Agnes Campbell Macphail, politician, reformer (b at Proton Twp, Grey County, Ont 24 Mar 1890; d at Toronto 13 Feb 1954). Macphail was the only woman elected to Canada's Parliament in 1921, the first federal election in which women had the vote. She served until defeated in 1940.
Agnes Campbell Macphail, politician, reformer (b at Proton Twp, Grey County, Ont 24 Mar 1890; d at Toronto 13 Feb 1954). Macphail was the only woman elected to Canada's Parliament in 1921, the first federal election in which women had the vote. She served until defeated in 1940. In 1943 she was elected to the Ontario legislature, one of the first 2 women there. She lost her seat in 1945 but was again in the legislature 1948-51. She was also the first woman appointed member of a Canadian delegation to the League of Nations, where she insisted on serving on the Disarmament Committee. Macphail began as a country schoolteacher and was active in the Ontario agricultural co-operative movement and the United Farmers of Ontario. She entered politics to represent the farmers of her region; in office she came also to see herself as representing other women. As MP she first sat as a member of the Progressive Party, with which the UFO was then affiliated. She later sat as an independent and finally as a representative of the Co-operative Commonwealth Federation; as MPP she represented the CCF. Although involved in founding the CCF, she distrusted partisanship and did not acknowledge party discipline.
Though modern accounts have tended to deny it, in her own time Macphail was recognized as a feminist. Rural issues such as a protective tariff were always primary for her, but she gave major attention to so-called "women's issues" such as prison reform. She was the founder of the Elizabeth Fry Society of Canada and was largely responsible for the establishment in 1935 of the Archambault Commission to investigate Canada's prisons. Her feminist antimilitarism included active participation in the Women's International League for Peace and Freedom (but she reluctantly voted for Canada's entry into WWII). She supported women's acquisition of civil rights, although she was not an active suffragist. She was a friend of Nellie McClung and admired Thérèse Casgrain's suffragist efforts in Québec, and she welcomed the decision in the Persons Case. She was responsible for Ontario's first equal pay legislation (1951). After her electoral defeat, she supported herself by journalism, public speaking and organizing for the Ontario CCF, but she suffered from lack of money and poor health. She died just before a Senate appointment was to be announced.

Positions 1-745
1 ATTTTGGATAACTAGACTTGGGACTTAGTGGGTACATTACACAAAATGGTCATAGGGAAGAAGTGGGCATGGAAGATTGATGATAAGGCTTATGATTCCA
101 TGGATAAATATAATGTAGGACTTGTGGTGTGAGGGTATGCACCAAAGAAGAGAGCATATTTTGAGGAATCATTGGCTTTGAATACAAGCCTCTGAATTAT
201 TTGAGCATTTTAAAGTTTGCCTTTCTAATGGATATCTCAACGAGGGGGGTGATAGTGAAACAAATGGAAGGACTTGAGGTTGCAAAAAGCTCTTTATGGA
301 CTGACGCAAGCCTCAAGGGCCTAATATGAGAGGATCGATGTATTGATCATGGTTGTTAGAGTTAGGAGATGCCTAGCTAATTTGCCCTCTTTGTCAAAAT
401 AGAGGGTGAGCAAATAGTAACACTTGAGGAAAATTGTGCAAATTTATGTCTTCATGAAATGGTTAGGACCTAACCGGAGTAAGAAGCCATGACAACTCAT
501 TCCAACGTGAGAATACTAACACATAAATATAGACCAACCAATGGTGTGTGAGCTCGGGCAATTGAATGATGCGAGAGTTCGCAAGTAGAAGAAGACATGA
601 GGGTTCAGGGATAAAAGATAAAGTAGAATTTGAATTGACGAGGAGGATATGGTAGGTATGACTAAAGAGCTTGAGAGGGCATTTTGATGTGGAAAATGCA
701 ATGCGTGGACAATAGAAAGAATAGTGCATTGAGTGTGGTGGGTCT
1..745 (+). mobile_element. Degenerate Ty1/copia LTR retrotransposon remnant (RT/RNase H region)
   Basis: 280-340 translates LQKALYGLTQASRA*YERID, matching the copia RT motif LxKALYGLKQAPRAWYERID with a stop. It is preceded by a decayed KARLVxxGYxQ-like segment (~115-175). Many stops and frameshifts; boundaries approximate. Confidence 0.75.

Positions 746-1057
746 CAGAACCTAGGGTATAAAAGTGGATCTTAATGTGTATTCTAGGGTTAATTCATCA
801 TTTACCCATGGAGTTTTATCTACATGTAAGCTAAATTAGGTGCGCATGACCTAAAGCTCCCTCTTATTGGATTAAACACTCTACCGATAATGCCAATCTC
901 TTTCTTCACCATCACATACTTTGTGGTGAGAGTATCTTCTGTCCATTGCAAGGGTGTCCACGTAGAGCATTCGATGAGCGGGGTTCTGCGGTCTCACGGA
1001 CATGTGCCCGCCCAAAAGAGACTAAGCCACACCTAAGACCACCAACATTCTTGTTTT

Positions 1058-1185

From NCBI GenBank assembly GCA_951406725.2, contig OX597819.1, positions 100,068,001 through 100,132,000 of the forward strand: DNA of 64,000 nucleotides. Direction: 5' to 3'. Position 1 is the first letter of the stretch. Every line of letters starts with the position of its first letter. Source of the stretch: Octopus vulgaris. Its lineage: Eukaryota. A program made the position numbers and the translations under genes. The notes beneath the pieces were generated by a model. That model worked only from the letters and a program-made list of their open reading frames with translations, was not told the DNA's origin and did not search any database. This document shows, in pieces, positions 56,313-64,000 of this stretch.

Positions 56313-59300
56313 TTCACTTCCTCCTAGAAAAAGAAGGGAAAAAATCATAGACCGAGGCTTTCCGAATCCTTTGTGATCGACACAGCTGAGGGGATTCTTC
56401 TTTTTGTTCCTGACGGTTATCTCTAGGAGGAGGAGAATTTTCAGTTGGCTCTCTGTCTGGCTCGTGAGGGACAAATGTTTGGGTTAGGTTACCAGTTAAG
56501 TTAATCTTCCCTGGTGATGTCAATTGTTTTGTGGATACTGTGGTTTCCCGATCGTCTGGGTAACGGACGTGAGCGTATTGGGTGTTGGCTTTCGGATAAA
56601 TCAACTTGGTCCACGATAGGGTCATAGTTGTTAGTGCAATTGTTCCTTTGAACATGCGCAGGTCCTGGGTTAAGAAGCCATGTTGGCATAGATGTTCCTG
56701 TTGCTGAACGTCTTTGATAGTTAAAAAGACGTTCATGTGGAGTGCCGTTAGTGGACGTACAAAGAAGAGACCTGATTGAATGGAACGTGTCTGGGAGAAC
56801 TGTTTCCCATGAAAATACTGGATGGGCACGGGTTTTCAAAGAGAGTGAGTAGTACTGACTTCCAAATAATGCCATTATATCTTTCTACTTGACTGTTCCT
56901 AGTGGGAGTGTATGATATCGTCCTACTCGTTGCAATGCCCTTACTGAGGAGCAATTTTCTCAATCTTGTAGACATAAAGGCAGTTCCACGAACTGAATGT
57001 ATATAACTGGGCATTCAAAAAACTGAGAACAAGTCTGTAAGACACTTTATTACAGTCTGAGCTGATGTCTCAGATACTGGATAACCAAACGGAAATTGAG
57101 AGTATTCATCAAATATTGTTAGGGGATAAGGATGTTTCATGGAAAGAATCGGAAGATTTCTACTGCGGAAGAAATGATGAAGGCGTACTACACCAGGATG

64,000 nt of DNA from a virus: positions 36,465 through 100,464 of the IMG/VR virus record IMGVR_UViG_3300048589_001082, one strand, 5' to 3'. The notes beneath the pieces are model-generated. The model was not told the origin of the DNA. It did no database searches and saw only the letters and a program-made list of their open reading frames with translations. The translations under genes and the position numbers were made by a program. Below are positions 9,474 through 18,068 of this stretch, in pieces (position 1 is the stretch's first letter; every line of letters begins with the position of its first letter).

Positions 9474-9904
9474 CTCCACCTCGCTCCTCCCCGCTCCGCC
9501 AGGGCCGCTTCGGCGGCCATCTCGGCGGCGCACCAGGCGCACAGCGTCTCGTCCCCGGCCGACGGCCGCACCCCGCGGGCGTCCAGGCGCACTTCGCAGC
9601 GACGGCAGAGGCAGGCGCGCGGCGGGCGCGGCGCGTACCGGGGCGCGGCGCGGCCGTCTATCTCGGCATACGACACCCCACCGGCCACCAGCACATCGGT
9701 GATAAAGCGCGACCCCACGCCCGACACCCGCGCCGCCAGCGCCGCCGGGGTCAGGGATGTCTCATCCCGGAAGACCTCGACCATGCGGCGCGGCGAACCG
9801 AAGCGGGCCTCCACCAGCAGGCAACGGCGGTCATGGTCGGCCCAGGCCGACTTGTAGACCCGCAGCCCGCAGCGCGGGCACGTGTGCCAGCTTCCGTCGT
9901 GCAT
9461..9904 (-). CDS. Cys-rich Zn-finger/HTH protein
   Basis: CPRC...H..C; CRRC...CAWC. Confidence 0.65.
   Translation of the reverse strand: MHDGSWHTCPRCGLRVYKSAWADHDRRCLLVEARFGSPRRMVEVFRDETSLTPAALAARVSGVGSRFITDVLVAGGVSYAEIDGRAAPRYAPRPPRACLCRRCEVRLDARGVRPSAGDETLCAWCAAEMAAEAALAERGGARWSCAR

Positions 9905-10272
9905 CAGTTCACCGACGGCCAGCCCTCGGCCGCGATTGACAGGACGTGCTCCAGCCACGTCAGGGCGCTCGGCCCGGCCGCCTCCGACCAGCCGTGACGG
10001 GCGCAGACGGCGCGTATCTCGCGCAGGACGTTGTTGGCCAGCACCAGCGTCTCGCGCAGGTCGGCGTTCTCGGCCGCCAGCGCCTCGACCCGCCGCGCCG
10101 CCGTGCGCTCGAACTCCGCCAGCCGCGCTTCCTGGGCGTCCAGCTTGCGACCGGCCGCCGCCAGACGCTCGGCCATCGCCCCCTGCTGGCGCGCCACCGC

D. French, "Agnes Macphail," in The Clear Spirit, ed Mary Quayle Innis (1966); M. Stewart and D. French, Ask No Quarter (1959).